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University Library, University of Illinois at Urbana-Champaign

Getting Started with Social Media: A Guide for Nonprofit Organizations and Government Agencies: The Case for Social Media

Guide to resources and information about making a case for social media and developing a plan for which tools to use.

Data Driven Decisions

You can make a stronger case for social media by incorporating data into your decision-making process. See the Social Media Statistics section of this guide for resources.

For Further Reading

Why Social Media is Important

Nearly 80% of adults 18 and older are online. Libraries are being innundated by people who need Internet access to research and apply for jobs or apply for government assistance. Teens are even more connected. 93% use the internet. This graph, from the The Pew Internet and American Life Project, illustrates the change in Internet usage in the last decade.

Furthermore, people are using social media to share content. Some statistics:

Pew Internet's Generations Online 2010 summary of findings illustrates the popularity of internet activities by internet users in each generation. Some highlights:

  • Social media is most popular with younger adults, although 10-19% of those 74 and over also use it.
    • While the youngest generations are still significantly more likely to use social network sites, the fastest growth has come from internet users 74 and older: social network site usage for this oldest cohort has quadrupled since 2008, from 4% to 16%.
  • Reading blogs consistently ranks lower than using social media sites across all generations.
    • The takeaway: If you’re blogging, you should also be syndicating posts through social media channels like Facebook and Twitter.

The internet has become deeply embedded in group life and is affecting the way civic and social groups behave and the way they impact their communities. Pew Internet has correlated information about group affilation and connectivity to show the percentage of American adults in each tech user group (those who use the internet, those who connect to the internet wirelessly, cell phone users, etc.) who are active in various organizations. You can view the chart here.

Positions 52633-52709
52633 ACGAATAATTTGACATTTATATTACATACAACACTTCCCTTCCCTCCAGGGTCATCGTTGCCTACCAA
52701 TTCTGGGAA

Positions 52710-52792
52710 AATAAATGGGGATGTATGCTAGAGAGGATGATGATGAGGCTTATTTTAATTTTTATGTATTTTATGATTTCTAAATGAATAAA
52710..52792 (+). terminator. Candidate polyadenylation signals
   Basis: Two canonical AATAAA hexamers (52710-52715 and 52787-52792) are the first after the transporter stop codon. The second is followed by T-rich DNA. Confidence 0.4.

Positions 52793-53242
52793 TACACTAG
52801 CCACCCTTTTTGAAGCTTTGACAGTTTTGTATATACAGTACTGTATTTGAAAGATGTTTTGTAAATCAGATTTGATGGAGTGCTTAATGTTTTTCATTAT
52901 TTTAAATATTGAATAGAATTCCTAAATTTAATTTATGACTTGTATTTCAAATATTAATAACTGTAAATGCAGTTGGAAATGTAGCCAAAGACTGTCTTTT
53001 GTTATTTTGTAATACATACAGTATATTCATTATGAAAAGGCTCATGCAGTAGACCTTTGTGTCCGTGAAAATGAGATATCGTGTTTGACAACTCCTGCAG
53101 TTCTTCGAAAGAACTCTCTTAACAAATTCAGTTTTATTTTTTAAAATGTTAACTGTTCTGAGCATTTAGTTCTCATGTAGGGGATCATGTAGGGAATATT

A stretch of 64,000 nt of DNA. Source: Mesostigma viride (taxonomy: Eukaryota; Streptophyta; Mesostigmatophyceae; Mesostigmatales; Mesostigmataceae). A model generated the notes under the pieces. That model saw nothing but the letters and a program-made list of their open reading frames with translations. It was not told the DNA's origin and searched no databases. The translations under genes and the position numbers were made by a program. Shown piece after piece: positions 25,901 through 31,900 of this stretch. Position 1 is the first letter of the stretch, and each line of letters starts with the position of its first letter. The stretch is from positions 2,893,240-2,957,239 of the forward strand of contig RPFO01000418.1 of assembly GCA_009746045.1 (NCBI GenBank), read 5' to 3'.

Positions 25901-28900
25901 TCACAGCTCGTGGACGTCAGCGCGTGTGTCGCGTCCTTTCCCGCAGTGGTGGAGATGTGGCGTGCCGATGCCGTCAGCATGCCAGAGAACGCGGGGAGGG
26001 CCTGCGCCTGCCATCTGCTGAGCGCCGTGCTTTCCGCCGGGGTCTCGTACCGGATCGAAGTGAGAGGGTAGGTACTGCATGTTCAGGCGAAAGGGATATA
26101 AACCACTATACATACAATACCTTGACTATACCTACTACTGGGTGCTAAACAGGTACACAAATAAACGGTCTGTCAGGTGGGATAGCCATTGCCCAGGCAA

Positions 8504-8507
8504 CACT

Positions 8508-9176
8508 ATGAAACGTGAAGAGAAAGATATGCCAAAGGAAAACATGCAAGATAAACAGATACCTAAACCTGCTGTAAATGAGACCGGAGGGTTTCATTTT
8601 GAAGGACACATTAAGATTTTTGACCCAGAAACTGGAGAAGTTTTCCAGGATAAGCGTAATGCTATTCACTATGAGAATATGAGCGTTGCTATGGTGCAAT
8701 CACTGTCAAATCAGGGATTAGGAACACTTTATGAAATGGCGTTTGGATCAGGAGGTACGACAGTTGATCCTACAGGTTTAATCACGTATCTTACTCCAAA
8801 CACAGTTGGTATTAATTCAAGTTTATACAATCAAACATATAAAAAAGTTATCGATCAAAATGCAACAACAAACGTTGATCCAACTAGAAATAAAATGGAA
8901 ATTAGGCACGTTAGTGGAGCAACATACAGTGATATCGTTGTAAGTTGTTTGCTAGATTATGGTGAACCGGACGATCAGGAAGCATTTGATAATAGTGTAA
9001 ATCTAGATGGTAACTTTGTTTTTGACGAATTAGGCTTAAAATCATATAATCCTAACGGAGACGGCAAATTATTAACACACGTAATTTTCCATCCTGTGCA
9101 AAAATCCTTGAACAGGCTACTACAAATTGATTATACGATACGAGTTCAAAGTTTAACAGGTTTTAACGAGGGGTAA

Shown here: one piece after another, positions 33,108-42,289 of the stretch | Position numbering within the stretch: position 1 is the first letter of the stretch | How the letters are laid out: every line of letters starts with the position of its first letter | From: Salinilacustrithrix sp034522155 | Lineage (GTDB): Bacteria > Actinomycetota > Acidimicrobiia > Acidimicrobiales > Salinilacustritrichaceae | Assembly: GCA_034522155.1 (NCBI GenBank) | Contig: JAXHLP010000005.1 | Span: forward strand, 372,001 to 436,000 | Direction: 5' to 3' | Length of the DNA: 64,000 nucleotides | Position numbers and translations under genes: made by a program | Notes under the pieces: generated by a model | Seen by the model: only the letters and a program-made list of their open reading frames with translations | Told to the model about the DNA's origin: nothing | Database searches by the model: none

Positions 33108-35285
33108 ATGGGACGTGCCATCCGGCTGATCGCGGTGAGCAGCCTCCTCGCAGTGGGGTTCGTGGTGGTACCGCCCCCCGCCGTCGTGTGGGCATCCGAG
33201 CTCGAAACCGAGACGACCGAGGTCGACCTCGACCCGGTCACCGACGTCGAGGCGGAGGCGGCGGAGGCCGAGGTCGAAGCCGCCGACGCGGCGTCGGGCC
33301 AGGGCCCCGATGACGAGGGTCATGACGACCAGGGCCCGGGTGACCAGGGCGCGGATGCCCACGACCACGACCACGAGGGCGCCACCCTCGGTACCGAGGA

Social Media and the Workplace as explained by Common Craft is an excellent video introduction to why social media is important for companies. It works equally well for non-commercial organizations too.

Making the Case for Social Media in Your Organization

What are some of the benefits of social media?

  • Low cost -- Most tools are free or inexpensive
  • Build trust and community -- Social media gives your organization a human voice. Producing useful content builds loyalty and improves viral marketing. Learn what’s important to your customers/clients by listening to what they have to say. Build social tools into your web site and encourage people to comment on and share your content.
  • Become a thought leader and improve your reach -- Go where the people are and engage them. Build your reputation as an expert in your subject. Web pages are static and reactive. Social media is fluid and proactive. Use tools like Facebook and Twitter to push content from your web site to a broader audience.
  • Staffing advantages --You probably already have people in your organization who are using social media tools. Enlist them in your effort. Demographics are in your favor and you'll likely improve their job satisfaction

The bottom line: Social media is another avenue for telling your organization's story and finding a wider audience for your web content. Why would you not use free marketing tools?